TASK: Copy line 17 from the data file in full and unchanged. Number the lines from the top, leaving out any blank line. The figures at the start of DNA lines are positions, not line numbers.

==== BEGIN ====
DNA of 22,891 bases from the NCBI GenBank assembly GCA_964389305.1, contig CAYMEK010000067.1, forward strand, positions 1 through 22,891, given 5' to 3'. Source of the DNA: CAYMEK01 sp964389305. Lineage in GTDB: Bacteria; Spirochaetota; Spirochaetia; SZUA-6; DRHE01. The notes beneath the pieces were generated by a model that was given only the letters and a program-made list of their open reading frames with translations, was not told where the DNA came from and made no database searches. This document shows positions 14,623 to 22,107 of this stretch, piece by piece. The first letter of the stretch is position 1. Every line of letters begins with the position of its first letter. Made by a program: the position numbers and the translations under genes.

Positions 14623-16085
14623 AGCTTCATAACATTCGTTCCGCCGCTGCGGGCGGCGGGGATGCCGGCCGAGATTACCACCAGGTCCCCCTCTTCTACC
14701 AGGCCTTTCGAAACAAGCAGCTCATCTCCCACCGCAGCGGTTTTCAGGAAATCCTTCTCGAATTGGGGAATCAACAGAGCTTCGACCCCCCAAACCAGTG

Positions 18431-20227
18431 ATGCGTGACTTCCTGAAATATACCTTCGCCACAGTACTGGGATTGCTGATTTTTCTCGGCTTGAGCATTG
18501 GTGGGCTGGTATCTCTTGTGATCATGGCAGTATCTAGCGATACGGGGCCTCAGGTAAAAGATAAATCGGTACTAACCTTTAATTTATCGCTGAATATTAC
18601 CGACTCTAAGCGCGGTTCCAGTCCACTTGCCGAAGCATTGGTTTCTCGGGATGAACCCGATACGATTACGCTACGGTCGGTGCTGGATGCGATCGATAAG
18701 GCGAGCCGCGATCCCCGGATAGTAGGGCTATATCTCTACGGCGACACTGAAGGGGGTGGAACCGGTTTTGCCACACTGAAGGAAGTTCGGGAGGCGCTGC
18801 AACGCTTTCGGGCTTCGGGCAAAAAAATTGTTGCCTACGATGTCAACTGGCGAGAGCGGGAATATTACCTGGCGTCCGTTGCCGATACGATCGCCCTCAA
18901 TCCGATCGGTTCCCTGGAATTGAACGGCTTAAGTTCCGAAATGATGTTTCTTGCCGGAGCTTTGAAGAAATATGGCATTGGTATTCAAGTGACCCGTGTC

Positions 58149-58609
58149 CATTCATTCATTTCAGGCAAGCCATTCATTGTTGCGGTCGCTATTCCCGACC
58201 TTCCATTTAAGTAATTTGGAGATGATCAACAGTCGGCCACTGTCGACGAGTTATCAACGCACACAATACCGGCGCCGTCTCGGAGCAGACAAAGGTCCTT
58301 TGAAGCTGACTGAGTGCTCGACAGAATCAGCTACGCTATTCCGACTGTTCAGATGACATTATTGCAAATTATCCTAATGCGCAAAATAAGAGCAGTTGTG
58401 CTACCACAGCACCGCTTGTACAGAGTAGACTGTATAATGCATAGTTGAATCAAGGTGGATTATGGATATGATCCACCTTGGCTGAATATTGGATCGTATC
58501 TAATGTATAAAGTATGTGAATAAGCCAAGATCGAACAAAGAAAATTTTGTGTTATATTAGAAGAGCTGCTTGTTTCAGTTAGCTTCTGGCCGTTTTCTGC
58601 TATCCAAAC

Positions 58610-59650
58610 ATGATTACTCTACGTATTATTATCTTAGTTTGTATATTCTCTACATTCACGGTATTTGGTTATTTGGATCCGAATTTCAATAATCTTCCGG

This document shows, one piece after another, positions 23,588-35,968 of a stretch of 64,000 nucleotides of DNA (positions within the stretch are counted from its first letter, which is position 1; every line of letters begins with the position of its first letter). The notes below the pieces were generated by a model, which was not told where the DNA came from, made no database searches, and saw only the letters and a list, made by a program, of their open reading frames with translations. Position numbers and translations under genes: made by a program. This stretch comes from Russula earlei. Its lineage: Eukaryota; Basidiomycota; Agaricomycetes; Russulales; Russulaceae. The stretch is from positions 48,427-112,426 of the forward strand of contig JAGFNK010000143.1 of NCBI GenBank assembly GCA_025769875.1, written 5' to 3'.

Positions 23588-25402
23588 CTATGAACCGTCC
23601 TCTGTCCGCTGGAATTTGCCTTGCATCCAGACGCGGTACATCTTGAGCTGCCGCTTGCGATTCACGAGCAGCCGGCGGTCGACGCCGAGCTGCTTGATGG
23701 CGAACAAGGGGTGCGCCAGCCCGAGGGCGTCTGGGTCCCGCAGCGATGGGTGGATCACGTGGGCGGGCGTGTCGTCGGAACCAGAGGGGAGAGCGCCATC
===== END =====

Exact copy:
58501 TAATGTATAAAGTATGTGAATAAGCCAAGATCGAACAAAGAAAATTTTGTGTTATATTAGAAGAGCTGCTTGTTTCAGTTAGCTTCTGGCCGTTTTCTGC